The Vaccine Rollout's Known Knowns and More

Age, Race, Equity the Problem of Prioritization

The vaccines are here, but not in enough numbers. The shortage has meant there has been a lot of debate on prioritization. After a CDC committee proposed putting essential workers ahead of the elderly or adults with medical conditions in November, I wrote an Insight piece arguing that using age as the criteria for prioritization made the most sense. 

This issue of Insight includes a substantive and thought-provoking Counter by Whitney R. Robinson, associate professor at the UNC Gillings School of Global Public Health. She studies racial/ethnic disparities in health outcomes and explains the complexities of such prioritizations: exposure, health inequities, slowing transmission. (As announced earlier, I’m inviting contributors to write Counters for Insight: providing space for arguments that engage and counter my own pieces and that deepen the discussion). 

Some of the charts she includes on racial inequities in COVID-19 outcomes in the United States are maddening, and her Venn diagram she drew in response to these discussions (using, she says “a black marker, my kids’ crayons and a large peanut butter jar”) is an excellent visualization of how complicated these topics can get. 

Dr. Robinson’s diagram is responding to an incident at Stanford Medicine. The large teaching hospital vaccinated just 7 of its 1,300 residents—who regularly treat COVID-19 patients—from its first 5,000 vaccines. Who got vaccinated instead? Some administrators, including those who never see patients. After a protest in the hospital

Stanford management blamed “the algorithm” (so on brand!). Reporters for Technology Review Eileen Guo and Karen Hao obtained this “algorithm”:

It’s basically a simple formula that pretty much ensures that those over 65 (largely administrators) and those under 25 get a lot of points (why under 25??). There were increasing points awarded for age—easily overriding the points for exposure

I was struck by the hospital leadership’s attempt, in the wake of the protest, to blame “the algorithm” for the debacle. As if it were some complicated, messy calculation or a machine- learning algorithm that had surprised everyone--including the management who came up with the algorithm that favored vaccinating themselves instead of frontline medical workers. It is a stark example of how systems can and will be gamed by those with power and privileges.

On December 20th, the same CDC committee met and finalized their proposal for the stage of vaccine rollout following health care workers and long-term care facility residents. They shifted their stance, now recommending prioritizing those 75 and older, as well as “Frontline essential workers.” I believe this is a great improvement over their earlier proposal, but still, as the Stanford example and Dr. Robinson’s post below demonstrate, the complexities and the problems remain. Who exactly is a frontline essential worker? (Right now, it is defined by industry, not exposure levels). What about age or medical risk among them? How will the process of allocation work? And so much more. I’ll be writing more myself on all this.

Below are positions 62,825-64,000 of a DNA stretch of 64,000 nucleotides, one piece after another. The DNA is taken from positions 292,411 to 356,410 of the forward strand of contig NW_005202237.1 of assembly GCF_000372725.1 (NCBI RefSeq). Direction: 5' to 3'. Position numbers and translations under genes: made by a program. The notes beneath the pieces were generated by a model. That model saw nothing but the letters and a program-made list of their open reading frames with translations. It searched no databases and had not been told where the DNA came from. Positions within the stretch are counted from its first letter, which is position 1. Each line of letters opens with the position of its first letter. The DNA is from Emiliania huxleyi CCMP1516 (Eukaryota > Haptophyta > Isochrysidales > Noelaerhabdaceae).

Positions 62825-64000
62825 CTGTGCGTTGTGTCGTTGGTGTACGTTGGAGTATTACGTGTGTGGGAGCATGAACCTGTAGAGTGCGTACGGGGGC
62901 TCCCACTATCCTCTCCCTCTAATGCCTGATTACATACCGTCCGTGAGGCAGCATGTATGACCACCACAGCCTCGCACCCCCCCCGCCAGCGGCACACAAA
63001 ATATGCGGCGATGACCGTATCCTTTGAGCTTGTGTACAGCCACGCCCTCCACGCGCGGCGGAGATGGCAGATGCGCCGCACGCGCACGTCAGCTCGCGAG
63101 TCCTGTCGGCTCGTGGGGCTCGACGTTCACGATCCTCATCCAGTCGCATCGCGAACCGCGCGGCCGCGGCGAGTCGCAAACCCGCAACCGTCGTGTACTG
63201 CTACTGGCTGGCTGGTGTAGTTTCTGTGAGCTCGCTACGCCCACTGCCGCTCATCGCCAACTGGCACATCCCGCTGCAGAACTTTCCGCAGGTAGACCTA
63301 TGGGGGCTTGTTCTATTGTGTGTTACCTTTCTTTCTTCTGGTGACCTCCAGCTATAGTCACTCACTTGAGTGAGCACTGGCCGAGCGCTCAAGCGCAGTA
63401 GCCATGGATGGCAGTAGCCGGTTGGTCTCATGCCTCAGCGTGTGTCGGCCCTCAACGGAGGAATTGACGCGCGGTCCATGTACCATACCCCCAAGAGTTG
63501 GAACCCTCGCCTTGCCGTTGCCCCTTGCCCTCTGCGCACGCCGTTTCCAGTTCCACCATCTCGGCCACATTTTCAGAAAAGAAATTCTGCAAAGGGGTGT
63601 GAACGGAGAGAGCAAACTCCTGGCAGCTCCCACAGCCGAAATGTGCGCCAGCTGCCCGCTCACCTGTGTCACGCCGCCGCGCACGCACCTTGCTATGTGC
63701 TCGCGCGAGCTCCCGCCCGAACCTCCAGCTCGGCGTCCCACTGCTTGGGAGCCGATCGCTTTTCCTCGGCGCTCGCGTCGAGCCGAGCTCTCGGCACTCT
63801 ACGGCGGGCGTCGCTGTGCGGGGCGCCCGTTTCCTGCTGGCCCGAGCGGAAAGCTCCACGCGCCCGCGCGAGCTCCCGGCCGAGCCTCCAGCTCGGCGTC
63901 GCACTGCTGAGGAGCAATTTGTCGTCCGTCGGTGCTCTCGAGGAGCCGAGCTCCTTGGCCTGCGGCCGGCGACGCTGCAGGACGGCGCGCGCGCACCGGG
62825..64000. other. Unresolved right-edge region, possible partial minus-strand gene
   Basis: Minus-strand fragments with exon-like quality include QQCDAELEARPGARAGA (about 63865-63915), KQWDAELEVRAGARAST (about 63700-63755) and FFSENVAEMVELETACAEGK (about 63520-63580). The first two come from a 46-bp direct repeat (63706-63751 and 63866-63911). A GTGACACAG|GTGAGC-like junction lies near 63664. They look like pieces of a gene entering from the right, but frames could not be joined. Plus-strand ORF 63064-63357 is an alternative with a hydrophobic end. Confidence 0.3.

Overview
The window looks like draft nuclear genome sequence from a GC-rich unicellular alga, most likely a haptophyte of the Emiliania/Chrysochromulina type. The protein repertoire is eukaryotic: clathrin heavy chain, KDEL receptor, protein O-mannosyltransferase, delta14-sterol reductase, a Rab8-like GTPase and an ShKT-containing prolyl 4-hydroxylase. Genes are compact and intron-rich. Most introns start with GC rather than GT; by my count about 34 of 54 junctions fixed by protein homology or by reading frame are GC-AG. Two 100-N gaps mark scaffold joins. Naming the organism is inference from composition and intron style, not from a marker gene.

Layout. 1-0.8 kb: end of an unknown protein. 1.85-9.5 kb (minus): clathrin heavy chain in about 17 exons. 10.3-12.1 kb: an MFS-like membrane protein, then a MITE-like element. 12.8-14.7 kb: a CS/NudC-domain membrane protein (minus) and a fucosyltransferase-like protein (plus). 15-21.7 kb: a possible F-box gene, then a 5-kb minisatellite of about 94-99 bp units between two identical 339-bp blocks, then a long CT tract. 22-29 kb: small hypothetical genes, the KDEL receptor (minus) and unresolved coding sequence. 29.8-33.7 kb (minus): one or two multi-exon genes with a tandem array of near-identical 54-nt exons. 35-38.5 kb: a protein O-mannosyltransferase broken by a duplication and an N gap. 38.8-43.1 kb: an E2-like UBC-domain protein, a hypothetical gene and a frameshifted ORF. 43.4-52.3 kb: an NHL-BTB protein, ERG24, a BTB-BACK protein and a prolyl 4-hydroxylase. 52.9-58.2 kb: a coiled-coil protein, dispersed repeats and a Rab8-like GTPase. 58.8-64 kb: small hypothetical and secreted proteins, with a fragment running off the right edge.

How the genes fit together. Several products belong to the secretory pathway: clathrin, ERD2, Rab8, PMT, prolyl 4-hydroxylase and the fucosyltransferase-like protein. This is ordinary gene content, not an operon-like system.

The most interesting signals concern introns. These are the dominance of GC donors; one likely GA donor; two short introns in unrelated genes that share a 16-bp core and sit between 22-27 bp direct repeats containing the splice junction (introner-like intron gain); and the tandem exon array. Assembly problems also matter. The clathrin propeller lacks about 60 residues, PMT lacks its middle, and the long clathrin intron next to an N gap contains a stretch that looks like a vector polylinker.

So, without further ado, here’s Dr. Robinson’s thought-provoking essay. See you in the comments.

Known Knowns, Known Unknowns, and Unknown Unknowns: the Complexities of COVID-19 Vaccine Prioritization

By Whitney R. Robinson, PhD, MSPH

I got very excited when I read about the Stanford Medicine vaccination controversy in mid-December.  Like other hospitals across the United States, Stanford’s hospital received priority doses of COVID-19 vaccines. Stanford being Stanford, the hospital leadership used an algorithm to decide on a distribution plan for the first round of 5,000 doses. 

That’s where the trouble started.  Stanford has 1,300 residents working in their hospital. Residents, who often have the most direct contact with ill patients, are the most junior and lowest-paid doctors in the hospital. Despite the enormous risks they face, just seven of the 1300 residents were selected for first doses of the vaccine.  

The residents were not pleased. In a letter to the Stanford leadership, residents protested,

“Many of us know senior faculty who have worked from home since the pandemic began in March 2020, with no in-person patient responsibilities, who were selected for vaccination. In the meantime, we residents and fellows strap on N95 masks for the tenth month of this pandemic without a transparent and clear plan for our protection in place.”

It is so rare that we as Americans broadly agree on anything.  So it felt cathartic to see that most of the reactions from my fellow Americans were angry on the residents’ behalfs.  It felt good to see us channel our outrage in unison.